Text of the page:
The Dada movement was a protest against the barbarism of World War I, the bourgeois interests that Dada adherents believed inspired the war, and what they believed was an oppressive intellectual rigidity in both art and everyday society. Dada was an international movement, and it is difficult to classify artists as being from any one particular country, as they were constantly moving from one place to another.
Dada thought that reason and logic had led people into the horrors of war, so the only route to salvation was to reject logic and embrace anarchy and irrationality. However, this could also be thought of as the logical side of anarchy and rejection of values and order; it is not irrational to embrace the systematic destruction of values, if one thinks them to be flawed.
According to its proponents, Dada was not art – it was “anti-art”. It was anti-art in the sense that Dadaists protested against the contemporary academic and cultured values of art. For everything that art stood for, Dada was to represent the opposite. Where art was concerned with aesthetics, Dada ignored aesthetics. If art were to have at least an implicit or latent message, Dada strove to have no meaning – interpretation of Dada is dependent entirely on the viewer. If art is to appeal to sensibilities, Dada is to offend. Ironically, Dada became an influential movement in modern art, a commentary on order and the carnage Dadaists believed it wreaked. Through their rejection of traditional culture and aesthetics they hoped to destroy them.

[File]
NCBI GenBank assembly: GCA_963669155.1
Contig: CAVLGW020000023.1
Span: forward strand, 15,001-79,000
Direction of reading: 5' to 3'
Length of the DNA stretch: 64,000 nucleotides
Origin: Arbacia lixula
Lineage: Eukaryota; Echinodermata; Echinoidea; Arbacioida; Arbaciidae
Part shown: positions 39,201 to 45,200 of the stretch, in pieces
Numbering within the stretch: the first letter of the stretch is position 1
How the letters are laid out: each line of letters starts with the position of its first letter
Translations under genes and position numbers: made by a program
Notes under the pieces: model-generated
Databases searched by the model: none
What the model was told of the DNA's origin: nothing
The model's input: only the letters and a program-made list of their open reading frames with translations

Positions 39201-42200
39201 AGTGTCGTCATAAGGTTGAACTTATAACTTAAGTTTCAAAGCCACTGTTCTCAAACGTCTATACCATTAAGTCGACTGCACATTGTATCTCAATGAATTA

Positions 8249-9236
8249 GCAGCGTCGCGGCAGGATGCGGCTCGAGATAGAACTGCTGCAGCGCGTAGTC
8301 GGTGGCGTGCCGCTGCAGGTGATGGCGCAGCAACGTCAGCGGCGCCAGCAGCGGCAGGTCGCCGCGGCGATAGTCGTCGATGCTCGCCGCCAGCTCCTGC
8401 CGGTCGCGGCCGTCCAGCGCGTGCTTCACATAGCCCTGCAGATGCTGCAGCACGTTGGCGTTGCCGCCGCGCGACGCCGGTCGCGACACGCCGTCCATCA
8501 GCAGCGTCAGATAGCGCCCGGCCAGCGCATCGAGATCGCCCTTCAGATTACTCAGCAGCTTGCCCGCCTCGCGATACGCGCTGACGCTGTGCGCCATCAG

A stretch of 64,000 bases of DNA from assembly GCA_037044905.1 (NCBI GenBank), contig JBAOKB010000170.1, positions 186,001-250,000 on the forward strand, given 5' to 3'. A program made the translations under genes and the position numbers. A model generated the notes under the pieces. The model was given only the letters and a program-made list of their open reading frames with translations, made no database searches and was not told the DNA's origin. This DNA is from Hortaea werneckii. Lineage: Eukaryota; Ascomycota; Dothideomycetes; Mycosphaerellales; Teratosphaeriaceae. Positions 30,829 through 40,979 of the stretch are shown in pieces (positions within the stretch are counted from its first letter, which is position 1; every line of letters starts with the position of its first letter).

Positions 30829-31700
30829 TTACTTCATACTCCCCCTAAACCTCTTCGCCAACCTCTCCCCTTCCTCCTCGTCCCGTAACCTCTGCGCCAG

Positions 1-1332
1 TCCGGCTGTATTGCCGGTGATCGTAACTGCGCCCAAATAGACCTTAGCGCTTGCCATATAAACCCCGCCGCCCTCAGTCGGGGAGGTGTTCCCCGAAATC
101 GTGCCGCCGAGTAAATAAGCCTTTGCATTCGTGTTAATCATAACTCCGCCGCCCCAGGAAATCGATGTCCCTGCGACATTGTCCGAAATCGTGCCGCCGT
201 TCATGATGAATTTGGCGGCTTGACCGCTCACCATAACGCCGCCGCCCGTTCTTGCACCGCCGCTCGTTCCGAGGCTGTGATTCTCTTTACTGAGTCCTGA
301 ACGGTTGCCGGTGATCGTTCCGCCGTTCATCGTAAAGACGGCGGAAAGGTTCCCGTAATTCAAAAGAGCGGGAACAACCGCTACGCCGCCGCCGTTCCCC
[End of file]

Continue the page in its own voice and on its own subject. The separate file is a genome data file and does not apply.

The ABC’s of DADA – Part 1
A reviewer from the American Art News stated at the time that “The Dada philosophy is the sickest, most paralyzing and most destructive thing that has ever originated from the brain of man.” Art historians have described Dada as being, in large part, “in reaction to what many of these artists saw as nothing more than an insane spectacle of collective homicide.”
Years later, Dada artists described the movement as “a phenomenon bursting forth in the midst of the postwar economic and moral crisis, a savior, a monster, which would lay waste to everything in its path. It was a systematic work of destruction and demoralization…In the end it became nothing but an act of sacrilege.”
While broad, the movement was unstable. By 1924 in Paris, Dada was melding into surrealism, and artists had gone on to other ideas and movements, including surrealism, social realism and other forms of modernism. Some theorists argue that Dada was actually the beginning of postmodern art.
The ABC’s of DADA – Part 2
By the dawn of World War II, many of the European Dadaists had fled or emigrated to the United States. Some died in death camps under Hitler, who persecuted the kind of “Degenerate art” that Dada represented. The movement became less active as post-World War II optimism led to new movements in art and literature.
Dada is a named influence and reference of various anti-art and political and cultural movements including the Lettrists and the Situationists.
The ABC’s of DADA – Part 3
Bonus: 1928 Dadaist Film by Hans Richter
Image above: Hannah Höch, Cut with the Dada Kitchen Knife through the Last Weimar Beer-Belly Cultural Epoch in Germany, 1919, collage of pasted papers, 90×144 cm, Staatliche Museum, Berlin